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Golden rule for presidential searches
Steve Collins and Carroll Reasoner
December 3, 2006
[Note: This material is copyright by The Gazette, and is reproduced here as a matter of "fair use" for non-commercial, educational purposes only. Any other use may require the prior approval of The Gazette.]
Such an important process deserves a golden rule. Our golden rule for presidential search committees is ‘‘make the search process as open as possible while keeping the names of candidates as secret as possible until the time of on-campus interviews.’’
Adhering to the golden rule increases campus and public confidence in the outcome of the search, a result that is critically important to a newly appointed president. It also improves the effectiveness of the search by getting more people involved in the decision making.
A search committee makes many important process decisions that can and should be made in open session at public meetings and reported in the press.
The most important of these decisions relates to the criteria to be used in evaluating candidates. These criteria might take the form of a list of desirable general attributes that each candidate should possess in high measure, a set of specific attributes in which the candidates should have an outstanding ability, and a list of personal qualifications that the committee regards as indispensable.
Since the criteria form the basis on which the search committee will screen candidates and evaluate finalists, the Board of Regents will usually want to approve the criteria developed by the committee.
Another important decision made by the search committee concerns the procedure for winnowing the pool of prospects to a group of 12 or so to be interviewed privately off-campus, then again to about six candidates to be invited for public interviews on campus, and finally to a group of four finalists whose names are sent forward to the Board of Regents. These winnowing procedures are critically important since the board will almost invariably be faced with the choice of either appointing one of the finalists that result from the winnowing process or starting the search over.
The search committee also develops a position description, designs a campaign for soliciting nominations, makes decisions on procedures for interviewing references and conducting background checks on candidates, and determines the timing and structure of off-campus and on-campus interviews.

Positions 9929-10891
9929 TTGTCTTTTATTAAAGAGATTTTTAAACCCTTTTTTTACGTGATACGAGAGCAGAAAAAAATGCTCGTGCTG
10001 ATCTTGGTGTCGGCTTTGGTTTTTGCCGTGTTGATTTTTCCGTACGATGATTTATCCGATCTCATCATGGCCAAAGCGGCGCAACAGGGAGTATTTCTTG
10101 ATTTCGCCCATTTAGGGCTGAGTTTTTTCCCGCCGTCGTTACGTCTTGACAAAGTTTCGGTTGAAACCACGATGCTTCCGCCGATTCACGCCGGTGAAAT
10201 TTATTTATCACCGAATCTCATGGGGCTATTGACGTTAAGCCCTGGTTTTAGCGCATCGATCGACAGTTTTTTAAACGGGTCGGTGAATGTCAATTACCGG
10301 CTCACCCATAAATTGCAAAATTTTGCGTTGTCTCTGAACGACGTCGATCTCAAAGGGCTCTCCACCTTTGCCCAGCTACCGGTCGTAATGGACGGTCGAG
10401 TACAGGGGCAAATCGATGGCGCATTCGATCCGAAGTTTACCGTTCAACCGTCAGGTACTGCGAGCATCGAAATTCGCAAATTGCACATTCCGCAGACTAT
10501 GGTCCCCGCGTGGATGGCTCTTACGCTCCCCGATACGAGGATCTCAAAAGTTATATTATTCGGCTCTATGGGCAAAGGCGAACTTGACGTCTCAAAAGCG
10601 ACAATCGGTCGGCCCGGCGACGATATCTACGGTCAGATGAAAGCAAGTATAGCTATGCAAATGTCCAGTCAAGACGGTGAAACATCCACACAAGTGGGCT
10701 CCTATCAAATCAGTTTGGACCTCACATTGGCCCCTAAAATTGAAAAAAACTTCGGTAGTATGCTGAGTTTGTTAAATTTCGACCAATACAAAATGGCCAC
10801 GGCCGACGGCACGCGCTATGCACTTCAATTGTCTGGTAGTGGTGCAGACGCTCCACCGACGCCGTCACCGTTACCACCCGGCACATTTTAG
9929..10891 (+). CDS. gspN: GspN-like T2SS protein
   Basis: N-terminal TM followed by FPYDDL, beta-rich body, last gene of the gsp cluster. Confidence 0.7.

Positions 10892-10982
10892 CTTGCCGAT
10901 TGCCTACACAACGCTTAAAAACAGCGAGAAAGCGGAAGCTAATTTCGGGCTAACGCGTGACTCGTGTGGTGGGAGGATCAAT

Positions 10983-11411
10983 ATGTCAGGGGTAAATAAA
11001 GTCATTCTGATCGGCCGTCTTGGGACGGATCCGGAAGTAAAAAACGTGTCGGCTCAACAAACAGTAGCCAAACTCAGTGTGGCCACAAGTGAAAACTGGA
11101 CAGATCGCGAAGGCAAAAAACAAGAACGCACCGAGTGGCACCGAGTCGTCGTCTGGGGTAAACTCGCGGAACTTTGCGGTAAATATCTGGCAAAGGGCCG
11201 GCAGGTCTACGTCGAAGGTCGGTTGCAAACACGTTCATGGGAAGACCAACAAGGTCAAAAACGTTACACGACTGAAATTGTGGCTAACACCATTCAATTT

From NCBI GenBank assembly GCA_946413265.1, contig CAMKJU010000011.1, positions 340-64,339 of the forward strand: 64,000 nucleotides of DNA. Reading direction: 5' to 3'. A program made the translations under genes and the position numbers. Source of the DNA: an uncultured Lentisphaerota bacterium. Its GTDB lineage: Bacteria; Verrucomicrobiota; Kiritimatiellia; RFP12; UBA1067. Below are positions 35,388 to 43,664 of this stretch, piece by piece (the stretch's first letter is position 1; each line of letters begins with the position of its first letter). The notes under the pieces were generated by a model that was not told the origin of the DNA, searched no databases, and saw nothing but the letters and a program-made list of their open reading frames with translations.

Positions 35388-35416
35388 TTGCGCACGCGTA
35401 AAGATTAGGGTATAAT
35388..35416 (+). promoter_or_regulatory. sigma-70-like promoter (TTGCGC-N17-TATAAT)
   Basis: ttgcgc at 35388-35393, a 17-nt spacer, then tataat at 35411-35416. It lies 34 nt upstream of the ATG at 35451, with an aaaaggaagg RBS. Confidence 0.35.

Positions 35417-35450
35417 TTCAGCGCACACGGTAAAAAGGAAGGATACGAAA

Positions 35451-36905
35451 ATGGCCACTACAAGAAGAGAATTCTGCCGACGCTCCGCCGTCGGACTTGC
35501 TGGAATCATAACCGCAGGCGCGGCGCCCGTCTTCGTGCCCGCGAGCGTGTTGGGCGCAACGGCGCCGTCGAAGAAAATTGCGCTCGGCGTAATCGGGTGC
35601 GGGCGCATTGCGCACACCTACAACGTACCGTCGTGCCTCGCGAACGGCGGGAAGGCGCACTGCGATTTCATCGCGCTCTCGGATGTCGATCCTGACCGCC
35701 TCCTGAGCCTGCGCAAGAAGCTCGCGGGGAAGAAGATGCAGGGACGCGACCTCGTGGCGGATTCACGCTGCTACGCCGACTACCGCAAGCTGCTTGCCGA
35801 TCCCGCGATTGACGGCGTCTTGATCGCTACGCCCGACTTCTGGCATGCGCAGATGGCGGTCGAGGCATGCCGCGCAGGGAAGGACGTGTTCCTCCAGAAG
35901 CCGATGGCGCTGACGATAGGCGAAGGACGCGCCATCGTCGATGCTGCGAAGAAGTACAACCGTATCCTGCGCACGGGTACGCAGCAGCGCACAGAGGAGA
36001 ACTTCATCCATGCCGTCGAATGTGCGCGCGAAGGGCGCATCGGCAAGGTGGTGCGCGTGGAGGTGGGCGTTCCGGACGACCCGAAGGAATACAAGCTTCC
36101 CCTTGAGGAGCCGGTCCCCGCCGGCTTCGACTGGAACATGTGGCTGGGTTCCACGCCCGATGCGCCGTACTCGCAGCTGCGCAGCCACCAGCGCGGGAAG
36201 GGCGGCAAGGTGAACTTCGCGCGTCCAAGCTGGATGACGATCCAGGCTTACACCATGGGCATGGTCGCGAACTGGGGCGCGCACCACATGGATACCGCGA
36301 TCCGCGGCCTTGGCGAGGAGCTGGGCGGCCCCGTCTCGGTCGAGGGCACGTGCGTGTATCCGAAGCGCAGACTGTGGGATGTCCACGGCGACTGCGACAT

The heads of the 1995 and 2002 University of Iowa presidential search committees were advised by the Attorney General’s Office that the search committee was a governmental body and needed to comply with the Iowa open meetings law. These leaders were also advised by that office on how to comply with the open meetings law, and they followed that advice. All discussion of process issues were held in open session at a public meeting in the presence of the press.
These open search processes, which led to the appointments of Mary Sue Coleman and David Skorton, were widely regarded both on- and off-campus as successful.
To our knowledge, within recent memory presidential searches at Iowa State University and the University of Northern Iowa have complied with the Iowa open meetings law.
In our view, it is particularly important in public universities, where taxpayers expect to understand the basis and rationale of governmental decisions, to adhere to the golden rule for presidential searches. Iowans would have been better served and the outcome may have been different had the board leadership chosen to do so in the recently failed presidential search at the University of Iowa.
If the search is restarted,
we hope the process will be open and include on-campus interviews.
Steve Collins, a University
of Iowa electrical and computer engineering professor and a former president
of the UI Faculty Senate, was chairman of the 1995 presidential search
committee (Mary Sue Coleman). Carroll Reasoner, an attorney with Shuttleworth
& Ingersoll law firm in Cedar Rapids and former chairwoman of the University
of Iowa Foundation, was a member of the 2002 presidential search committee